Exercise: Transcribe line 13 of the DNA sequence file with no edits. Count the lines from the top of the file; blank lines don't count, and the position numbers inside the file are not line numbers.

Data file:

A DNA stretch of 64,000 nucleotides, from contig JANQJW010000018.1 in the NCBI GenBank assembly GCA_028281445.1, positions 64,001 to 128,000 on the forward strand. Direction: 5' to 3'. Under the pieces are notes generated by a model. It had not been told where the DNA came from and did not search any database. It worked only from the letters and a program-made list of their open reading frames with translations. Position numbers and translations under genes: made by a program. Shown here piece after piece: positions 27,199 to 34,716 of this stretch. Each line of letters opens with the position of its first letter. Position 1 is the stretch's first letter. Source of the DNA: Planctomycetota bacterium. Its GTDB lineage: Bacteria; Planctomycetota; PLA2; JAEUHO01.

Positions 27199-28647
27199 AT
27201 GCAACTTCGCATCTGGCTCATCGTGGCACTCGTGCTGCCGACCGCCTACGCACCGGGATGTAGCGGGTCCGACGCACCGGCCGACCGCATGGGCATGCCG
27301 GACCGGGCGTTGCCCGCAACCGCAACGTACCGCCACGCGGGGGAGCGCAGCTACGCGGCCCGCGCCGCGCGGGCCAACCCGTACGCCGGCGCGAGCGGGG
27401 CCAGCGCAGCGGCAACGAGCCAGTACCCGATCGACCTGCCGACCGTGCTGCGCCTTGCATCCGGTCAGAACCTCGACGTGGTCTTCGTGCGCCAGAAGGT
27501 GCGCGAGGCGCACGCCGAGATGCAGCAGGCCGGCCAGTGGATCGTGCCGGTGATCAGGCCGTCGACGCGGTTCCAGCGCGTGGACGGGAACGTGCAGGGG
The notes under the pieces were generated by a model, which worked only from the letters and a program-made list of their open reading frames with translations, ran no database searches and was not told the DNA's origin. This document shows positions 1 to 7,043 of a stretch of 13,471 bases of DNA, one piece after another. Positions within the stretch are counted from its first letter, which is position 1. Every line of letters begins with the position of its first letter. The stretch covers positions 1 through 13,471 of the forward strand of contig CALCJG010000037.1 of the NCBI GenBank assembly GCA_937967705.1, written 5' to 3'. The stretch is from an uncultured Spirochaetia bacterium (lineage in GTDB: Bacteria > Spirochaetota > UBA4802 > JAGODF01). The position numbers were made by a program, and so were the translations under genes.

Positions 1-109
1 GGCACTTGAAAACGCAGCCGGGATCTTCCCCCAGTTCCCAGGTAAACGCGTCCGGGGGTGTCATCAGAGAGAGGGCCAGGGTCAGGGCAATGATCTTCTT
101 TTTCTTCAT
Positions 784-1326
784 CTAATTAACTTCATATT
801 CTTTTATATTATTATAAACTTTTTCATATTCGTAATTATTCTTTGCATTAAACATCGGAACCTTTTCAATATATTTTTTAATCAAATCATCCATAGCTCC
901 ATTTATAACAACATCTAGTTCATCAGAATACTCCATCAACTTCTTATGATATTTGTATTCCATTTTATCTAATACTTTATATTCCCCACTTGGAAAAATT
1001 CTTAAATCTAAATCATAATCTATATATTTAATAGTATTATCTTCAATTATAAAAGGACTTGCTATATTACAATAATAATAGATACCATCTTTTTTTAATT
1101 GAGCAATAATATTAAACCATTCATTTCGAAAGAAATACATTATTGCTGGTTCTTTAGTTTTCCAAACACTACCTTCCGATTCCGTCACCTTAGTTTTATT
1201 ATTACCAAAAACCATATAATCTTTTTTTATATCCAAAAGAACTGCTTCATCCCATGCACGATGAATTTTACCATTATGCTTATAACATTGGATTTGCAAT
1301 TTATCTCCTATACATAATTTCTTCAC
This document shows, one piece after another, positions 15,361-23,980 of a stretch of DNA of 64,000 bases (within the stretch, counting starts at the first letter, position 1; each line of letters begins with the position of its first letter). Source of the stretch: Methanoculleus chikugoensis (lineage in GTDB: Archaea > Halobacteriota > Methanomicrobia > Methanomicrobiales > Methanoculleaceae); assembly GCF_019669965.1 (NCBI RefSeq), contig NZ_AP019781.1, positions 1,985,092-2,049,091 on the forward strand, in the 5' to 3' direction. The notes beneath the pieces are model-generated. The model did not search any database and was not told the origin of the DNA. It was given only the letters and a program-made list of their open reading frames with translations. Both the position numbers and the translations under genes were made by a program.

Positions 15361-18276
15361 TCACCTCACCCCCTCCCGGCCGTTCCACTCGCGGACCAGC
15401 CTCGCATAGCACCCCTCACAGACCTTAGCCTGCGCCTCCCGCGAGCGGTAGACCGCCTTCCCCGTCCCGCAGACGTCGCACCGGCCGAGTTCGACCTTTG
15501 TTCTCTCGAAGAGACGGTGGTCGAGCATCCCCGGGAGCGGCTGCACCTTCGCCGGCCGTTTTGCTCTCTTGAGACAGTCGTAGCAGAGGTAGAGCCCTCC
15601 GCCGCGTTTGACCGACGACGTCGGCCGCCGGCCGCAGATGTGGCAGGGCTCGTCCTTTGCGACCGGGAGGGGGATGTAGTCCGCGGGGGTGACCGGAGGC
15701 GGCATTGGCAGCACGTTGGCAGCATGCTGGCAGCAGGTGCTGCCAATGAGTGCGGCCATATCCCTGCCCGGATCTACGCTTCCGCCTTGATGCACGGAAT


784 CTAATTAACTTCATATT